Secondly, each “ism” tends in its way to view man primarily as a sentient, rationalist, and perfectible mechanism, whose inadequacies are attributable to environmental rather than personal moral deficiencies; consequently, there is no need for inner moral authority of a transcendent nature within the individual. Augustine is invaluable in critically assessing that premise.
Freedom alone is insufficient for our society to prosper. Liberty is not license. Without inner moral authority, and resulting self-mastery, there could not be a well-ordered society; regardless of what form it might take.
Augustine is suggesting that “masters of the inner life” display humility, grace, love, peace, joy, patience, a contemplative mind, discipline, and civility. In contrast, for some of our modern progressive and evangelical fanatics, these qualities are superseded by arrogance, alienation, hate, violence, despair, compulsiveness, mindlessness, license, and boorishness.
Confucius sounding Augustinian -
The Master said, "The superior man in everything considers righteousness to be essential. He performs it according to the rules of propriety. He brings it forth in humility. He completes it with sincerity. This is indeed a superior man." Analects 15.18 (Wei Ling Gong 18)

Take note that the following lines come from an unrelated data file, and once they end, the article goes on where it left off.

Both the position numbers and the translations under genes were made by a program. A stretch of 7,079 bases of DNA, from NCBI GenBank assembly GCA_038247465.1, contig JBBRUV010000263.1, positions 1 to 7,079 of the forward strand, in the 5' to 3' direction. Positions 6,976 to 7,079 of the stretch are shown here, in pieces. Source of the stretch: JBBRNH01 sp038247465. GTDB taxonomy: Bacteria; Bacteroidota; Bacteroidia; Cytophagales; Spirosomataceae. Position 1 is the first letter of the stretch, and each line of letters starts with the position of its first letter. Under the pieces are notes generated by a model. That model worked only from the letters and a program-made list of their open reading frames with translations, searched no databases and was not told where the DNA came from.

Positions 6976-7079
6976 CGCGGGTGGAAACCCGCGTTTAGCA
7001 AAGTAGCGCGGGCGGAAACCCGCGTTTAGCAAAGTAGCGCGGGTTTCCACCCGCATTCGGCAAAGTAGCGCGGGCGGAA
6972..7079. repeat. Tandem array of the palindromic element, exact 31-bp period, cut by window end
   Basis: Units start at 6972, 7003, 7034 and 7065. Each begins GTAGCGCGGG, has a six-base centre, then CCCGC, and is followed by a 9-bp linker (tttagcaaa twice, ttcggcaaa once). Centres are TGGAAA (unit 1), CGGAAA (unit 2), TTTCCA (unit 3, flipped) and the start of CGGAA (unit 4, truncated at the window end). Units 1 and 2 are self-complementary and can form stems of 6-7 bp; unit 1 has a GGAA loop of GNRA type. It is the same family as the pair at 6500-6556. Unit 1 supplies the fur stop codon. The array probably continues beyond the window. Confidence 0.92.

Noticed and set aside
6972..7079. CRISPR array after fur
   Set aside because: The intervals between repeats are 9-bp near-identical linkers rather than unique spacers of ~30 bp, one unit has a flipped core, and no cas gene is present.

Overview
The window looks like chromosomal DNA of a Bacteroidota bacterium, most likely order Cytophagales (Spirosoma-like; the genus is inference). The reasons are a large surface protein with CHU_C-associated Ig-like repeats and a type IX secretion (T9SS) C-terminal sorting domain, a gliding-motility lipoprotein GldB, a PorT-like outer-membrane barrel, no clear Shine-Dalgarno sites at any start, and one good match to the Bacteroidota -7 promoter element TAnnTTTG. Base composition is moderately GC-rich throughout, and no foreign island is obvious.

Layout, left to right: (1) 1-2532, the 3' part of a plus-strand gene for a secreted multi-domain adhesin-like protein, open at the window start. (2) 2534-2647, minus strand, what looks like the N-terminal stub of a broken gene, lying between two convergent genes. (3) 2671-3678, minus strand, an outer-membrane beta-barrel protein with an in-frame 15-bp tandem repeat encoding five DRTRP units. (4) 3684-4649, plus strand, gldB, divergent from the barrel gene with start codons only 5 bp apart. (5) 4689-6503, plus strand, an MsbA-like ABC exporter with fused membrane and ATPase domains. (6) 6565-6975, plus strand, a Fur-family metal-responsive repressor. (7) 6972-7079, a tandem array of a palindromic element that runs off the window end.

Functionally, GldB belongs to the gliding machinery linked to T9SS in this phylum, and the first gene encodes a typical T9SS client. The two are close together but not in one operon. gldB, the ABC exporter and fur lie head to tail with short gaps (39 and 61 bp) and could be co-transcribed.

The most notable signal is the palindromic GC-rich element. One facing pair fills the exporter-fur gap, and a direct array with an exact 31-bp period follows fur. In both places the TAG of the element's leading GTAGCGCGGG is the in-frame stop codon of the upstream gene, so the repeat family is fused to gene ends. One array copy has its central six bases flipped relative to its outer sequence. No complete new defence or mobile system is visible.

Hence, when a sage (ruler) would regulate the seven feelings of men, cultivate the ten virtues that are right; promote truthfulness of speech, and the maintenance of harmony; show his value for kindly consideration and complaisant courtesy; and put away quarrelling and plundering, if he neglect the rules of propriety, how shall he succeed? LiJi (Book of Rites) Li Yun 7.18
Mencius said, 'There is a nobility of Heaven, and there is a nobility of man. Benevolence, righteousness, self-consecration, and fidelity, with unwearied joy in these virtues; these constitute the nobility of Heaven. To be a gong, a qing, or a da fu; this constitutes the nobility of man. The men of antiquity cultivated their nobility of Heaven, and the nobility of man came to them in its train. The men of the present day cultivate their nobility of Heaven in order to seek for the nobility of man, and when they have obtained that, they throw away the other - their delusion is extreme. The issue is simply this, that they must lose that nobility of man as well.' Mencius 6A.16 (Gao Zi I.16)